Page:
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Château Musar leads the Rest of the World trade 

While the Rest of the World 60 index tracks the price performance of six leading estates, the category that covers market activity is much broader. Today’s post outlines the differences between the two. 

In 2022 the secondary market has continued to broaden and diversify. The variety and the number of unique wines traded (LWIN11) on Liv-ex, increased 16.4% between 2020 and 2021. Four months into 2022, the number is already halfway through the record level achieved last year. 

Much of this broadening has come from regions not typically associated with the traditional secondary market, which has long revolved around wine regions in Europe.  

In February, we wrote: ‘What do we mean by the “Rest of the World”’. There is a Rest of the World 60 index tracks the price performance of six leading wine labels from California (three), Australia (one), Spain (one) and Portugal (one). Today, we want to look beyond wines from this index, and find the top traded rest of the world labels in the market today.  

The table below shows the top 10 traded wines by volume that are not components of the Rest of the World 60 index, with their average Market Prices and scores from 2000 to most recently released vintage. We have also excluded wines from California as a whole.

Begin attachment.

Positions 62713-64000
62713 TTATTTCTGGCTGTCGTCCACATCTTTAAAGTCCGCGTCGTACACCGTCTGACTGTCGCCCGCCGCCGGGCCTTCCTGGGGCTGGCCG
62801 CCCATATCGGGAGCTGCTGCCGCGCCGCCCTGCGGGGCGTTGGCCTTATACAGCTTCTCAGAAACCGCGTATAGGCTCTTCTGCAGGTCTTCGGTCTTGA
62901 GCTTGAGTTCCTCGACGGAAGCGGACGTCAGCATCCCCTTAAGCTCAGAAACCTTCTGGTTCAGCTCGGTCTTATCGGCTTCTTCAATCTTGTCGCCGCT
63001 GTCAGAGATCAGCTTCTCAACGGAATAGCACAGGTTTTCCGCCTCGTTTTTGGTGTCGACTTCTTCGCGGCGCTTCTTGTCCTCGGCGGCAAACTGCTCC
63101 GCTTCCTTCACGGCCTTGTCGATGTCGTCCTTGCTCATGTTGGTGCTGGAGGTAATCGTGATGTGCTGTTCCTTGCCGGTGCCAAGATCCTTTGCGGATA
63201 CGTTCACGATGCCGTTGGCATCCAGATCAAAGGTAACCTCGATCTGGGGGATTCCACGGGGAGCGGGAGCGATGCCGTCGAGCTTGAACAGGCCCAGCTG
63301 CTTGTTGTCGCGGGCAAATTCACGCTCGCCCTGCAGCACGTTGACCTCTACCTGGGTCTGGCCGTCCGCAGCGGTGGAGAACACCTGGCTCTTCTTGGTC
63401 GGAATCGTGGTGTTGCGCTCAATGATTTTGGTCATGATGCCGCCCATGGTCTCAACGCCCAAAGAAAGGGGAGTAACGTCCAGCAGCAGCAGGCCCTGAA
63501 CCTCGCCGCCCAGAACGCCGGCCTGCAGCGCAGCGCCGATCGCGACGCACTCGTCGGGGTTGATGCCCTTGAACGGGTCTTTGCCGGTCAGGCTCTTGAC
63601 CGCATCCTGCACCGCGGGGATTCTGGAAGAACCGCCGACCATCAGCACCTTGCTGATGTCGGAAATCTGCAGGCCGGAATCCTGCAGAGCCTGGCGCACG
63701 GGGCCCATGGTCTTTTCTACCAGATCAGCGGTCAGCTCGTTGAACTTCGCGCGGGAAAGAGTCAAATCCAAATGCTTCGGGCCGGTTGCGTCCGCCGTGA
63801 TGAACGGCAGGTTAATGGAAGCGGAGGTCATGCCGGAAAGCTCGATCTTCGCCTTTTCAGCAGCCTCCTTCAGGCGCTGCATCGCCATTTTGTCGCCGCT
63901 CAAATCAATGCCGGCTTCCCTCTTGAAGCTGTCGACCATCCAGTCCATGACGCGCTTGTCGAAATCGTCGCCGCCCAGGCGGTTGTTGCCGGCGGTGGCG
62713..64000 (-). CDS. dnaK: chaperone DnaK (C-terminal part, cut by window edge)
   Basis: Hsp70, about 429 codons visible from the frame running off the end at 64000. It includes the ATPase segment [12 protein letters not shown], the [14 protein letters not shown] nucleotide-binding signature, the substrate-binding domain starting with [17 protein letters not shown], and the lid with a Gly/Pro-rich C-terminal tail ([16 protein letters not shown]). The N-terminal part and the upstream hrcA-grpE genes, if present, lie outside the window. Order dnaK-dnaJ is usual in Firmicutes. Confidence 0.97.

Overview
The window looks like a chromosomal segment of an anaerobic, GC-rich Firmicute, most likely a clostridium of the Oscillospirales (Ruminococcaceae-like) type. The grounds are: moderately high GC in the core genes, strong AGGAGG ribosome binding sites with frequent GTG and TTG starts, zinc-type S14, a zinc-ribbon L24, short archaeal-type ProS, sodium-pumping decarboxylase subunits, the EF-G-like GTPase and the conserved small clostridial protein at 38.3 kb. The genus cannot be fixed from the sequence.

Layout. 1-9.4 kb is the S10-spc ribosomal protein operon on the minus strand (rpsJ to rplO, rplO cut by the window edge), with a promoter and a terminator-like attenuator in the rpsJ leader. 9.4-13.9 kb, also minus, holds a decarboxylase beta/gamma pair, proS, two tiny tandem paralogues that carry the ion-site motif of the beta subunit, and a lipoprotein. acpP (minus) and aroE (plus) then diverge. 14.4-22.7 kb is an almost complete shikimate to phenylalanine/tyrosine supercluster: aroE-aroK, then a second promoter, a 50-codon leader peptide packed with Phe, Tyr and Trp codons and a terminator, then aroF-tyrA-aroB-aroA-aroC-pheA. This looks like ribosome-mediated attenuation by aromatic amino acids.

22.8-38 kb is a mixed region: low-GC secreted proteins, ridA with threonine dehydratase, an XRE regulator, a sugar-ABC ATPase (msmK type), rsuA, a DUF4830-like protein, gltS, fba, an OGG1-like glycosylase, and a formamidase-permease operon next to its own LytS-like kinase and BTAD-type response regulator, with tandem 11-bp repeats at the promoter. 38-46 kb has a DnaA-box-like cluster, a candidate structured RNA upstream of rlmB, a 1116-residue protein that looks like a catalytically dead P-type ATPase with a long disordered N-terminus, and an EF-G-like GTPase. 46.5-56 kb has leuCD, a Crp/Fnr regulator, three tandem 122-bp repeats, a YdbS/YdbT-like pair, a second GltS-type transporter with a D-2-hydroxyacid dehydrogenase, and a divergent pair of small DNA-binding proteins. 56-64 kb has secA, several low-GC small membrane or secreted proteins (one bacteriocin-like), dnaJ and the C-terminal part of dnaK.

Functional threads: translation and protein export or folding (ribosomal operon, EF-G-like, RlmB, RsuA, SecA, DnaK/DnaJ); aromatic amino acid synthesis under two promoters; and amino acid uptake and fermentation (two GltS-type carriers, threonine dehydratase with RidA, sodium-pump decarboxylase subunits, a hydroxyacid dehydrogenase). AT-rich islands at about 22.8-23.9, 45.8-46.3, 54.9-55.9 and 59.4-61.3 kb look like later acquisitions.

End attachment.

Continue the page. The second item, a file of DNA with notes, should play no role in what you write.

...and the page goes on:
Lebanon’s best-known winery Château Musar leads trade. The winemaker Serge Hochar was nominated as Decanter’s first ‘Man of the Year’ in 1984 helping catapult the estate to wider recognition. Nearly 40 years later, it is still a highly sought-after wine.  

Labels from New Zealand, Argentina and Australia have been building their own reputations in the interim. Wines such as Catena Zapata’s range of Malbecs, the Chardonnays from Kumeu River and single site Shiraz by Jim Barry, Torbreck and Henschke all now have sizeable followings and are supported by critical acclaim. 

Joe Czerwinski (Wine Advocate) scored the Kumeu River Mate’s Vineyard 2019 Chardonnay (the new release from last June) 96-points. He called it, ‘complex and compelling’ saying it was ‘drinkable now, yet it should age effortlessly for at least a decade’. 

Noting that it’s all about ‘finesse and balance’, Luis Gutiérrez (Wine Advocate) has given Cheval des Andes’ recent vintages an average score of 96.9, while Czerwinski has rated Torbreck’s ‘The Laird’ an average of 98.6. 

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Liv-ex analysis is drawn from the world’s most comprehensive database of fine wine prices. The data reflects the real time activity of Liv-ex’s 560+ merchant members from across the globe. Together they represent the largest pool of liquidity in the world – currently £100m of bids and offers across 16,000 wines. Independent data, direct from the market.